Film-Forward Review: [FORGIVENESS]

Reviews of Recent Independent, Foreign, & Documentary Films in Theaters and DVD/Home Video

Arnold Vosloo as Tertius Coetzee
Photo: California Newsreel

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Directed by: Ian Gabriel.
Produced by: Cindy Gabriel.
Written by: Greg Latter.
Director of Photography: Giulio Biccari.
Edited by: Ronelle Loots.
Music by: Philip Miller.
Released by: California Newsreel.
Language: English & Afrikaans with English Subtitles.
Country of Origin: South Africa. 112 Minutes. Not Rated.
With: Arnold Vosloo, Quanita Adams, Christo Davids, Zane Meas, Denise Newman, Elton Landrew, Lionel Newton, & Hugh Masebenza.

Forgiveness starts where the recent Catch a Fire too simplistically left off, at the aftermath of South Africa’s Truth and Reconciliation Commission. Chaired by Archbishop Desmond Tutu, whose words close this film, the Commission set a unique healing model for emerging democracies and post-civil war and police states when it completed public testimony and offered amnesty in 1998. What makes this fictional story particularly human and compelling is that each character is still stunted by apartheid – there can be no reconciliation until the lying stops and all the secrets are revealed.

A distraught white stranger drives into the isolated town of Paternoster on the South African Atlantic West Coast looking for a cemetery, and when he is cryptically told, “It’s back the way you came,” the stage is set for an unusual series of fraught confrontations because to him the past is still not buried. Arnold Vosloo is best known for his villains in the Mummy movies and TV’s 24. Here in his native South Africa, his haunted portrayal of ex-cop Tertius Coetzee, obsessed by his involvement in what he thought was a just war against terrorists, solidly anchors this engrossing story.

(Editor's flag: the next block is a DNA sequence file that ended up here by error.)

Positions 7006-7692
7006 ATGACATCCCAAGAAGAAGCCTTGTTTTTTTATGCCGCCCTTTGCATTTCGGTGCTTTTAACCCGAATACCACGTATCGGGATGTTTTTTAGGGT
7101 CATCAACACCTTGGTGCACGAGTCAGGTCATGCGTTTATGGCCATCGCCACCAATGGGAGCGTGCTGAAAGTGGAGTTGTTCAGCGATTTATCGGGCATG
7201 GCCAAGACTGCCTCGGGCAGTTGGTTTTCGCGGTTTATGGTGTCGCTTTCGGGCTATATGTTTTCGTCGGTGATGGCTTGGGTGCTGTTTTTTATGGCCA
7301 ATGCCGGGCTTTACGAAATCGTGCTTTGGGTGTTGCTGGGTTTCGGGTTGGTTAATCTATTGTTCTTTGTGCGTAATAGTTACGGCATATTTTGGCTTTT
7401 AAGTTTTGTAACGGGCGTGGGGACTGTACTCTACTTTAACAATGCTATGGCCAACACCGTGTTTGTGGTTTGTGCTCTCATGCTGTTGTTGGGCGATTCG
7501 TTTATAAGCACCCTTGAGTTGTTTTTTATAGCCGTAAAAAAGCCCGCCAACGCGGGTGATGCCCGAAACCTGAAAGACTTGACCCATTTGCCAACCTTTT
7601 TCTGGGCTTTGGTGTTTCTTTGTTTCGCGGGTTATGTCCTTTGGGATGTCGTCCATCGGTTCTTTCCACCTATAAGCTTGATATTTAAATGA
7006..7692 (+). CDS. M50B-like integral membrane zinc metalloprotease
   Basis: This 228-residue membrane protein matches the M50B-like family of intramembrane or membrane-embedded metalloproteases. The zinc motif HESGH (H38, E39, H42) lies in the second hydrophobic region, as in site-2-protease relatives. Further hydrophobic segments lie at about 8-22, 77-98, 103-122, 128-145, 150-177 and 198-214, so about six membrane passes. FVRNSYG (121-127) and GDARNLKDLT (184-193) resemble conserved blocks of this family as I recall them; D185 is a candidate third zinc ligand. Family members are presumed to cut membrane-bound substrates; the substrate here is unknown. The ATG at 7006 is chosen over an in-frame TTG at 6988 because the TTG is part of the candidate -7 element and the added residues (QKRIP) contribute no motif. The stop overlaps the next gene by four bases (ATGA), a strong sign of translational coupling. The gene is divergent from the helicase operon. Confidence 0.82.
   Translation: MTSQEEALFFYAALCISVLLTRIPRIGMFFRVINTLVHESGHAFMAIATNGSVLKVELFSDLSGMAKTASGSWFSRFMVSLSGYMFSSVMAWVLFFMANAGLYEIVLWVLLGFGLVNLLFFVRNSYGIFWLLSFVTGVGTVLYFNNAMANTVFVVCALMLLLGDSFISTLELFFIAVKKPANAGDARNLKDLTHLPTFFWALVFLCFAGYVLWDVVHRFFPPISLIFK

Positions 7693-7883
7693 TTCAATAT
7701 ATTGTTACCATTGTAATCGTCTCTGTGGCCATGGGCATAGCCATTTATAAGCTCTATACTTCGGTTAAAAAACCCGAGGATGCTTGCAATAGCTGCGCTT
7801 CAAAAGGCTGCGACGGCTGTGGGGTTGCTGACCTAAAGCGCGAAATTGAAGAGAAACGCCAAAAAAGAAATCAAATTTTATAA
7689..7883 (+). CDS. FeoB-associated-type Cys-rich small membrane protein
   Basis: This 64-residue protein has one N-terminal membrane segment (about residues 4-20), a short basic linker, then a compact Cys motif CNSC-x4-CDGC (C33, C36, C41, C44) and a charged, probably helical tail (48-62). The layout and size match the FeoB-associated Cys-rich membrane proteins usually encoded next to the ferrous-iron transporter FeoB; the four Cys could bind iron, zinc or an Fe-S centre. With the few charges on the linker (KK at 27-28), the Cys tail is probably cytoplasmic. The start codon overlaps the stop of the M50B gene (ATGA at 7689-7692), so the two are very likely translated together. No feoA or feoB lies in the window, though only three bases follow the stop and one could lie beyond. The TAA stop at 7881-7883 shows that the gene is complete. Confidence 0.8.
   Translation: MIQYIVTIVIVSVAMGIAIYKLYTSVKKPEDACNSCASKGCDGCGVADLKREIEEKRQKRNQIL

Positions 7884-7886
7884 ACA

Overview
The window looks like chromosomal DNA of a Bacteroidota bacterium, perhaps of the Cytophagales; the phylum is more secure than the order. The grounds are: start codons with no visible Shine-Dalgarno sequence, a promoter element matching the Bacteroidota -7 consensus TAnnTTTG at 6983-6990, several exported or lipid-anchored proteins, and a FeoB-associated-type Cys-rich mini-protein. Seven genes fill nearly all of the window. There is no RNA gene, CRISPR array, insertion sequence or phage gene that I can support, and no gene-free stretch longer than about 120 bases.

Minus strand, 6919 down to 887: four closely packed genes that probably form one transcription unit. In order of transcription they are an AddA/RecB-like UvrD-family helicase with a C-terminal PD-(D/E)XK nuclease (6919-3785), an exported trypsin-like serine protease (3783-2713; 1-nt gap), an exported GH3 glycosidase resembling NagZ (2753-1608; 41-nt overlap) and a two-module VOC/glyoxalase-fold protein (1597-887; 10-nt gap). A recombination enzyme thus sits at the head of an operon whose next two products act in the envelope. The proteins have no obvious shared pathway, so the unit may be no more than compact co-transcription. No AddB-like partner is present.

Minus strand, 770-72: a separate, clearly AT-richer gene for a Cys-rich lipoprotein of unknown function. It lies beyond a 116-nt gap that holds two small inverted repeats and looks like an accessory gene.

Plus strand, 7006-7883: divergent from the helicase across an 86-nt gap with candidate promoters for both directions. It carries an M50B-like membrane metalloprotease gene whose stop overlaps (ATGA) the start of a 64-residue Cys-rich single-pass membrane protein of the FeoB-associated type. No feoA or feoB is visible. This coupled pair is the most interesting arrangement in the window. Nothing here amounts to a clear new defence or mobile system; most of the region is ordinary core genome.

Accompanied by the local priest, Coetzee has requested a meeting with the black family of dead engineering student Daniel Grootboom, but Daniel’s sister, Sannie, protests against his presence and screams to her depressed parents, “This is the man who killed your son! He put a bullet in Daniel’s head!” But he is not just a murderer reconciling to his actions, as in Dead Man Walking. Even after Daniel’s father, in denial that his son was a freedom fighter, plaintively asks Coetzee, “How did you think it was a just war,” Vosloo helps raise the film to the universality of a deluded, brutal enforcer of a questionable war, who loses his bearings when the definitions of right and wrong change around him.

Meanwhile, Sannie (a dynamic Quanita Adams) alerts Daniel’s three friends and co-conspirators, white and black, to reunite for revenge. Along a dusty highway through the Karoo Desert, their hot car trip sets off mutual suspicions of whom might have informed on Daniel. Through one delay after another, suspense steadily builds by prolonging the high noon confrontation. Though Sannie's younger brother, Ernest (Christo Davids), cannot contain his rage and resentment, he and Sannie resort to frantic manipulation to detain Coetzee for his upcoming rendezvous with retribution.

Debut feature director Ian Gabriel sharply moves from music videos to the classic look of a John Ford Western, with dramatic use of landscape and the horizon in the desolated climax, visually set up like the gunfight at the OK Corral, and evocatively set in the cemetery where Daniel’s buried. While some of the symbolism is a bit heavy-handed, Greg Latter’s taut script broadens a domestic drama with its A Raisin in the Sun-like coping mechanisms and interplays of sibling rivalries to the stark debates of Arthur Miller’s Incident at Vichy, rooted here in each character’s personality and motives.

The glaring weakness is the look of the film. While the use of digital video allowed the filmmakers to make a low-budget film flexibly on location, the transfer to 35mm is dreadful. The muddy cinematography wavers between grayish black and white with only occasional bright flower colors and natural skin tones. The score, too conventionally melodramatic, is particularly weak when compared to Tsotsi or Yesterday. However, the old R & B classic “Tell It Like It Is” is used poignantly.

With a lot less blood than Park Chanwook’s extremely metaphorical vengeance trilogy, Forgiveness examines the lasting consequences of the cycle of revenge, and is the most moving distillation of the personal life and death repercussions of guilt, responsibility, moral choices, and, yes, forgiveness within a political context since the Israeli film Walk on Water.
Nora Lee Mandel

December 8, 2006



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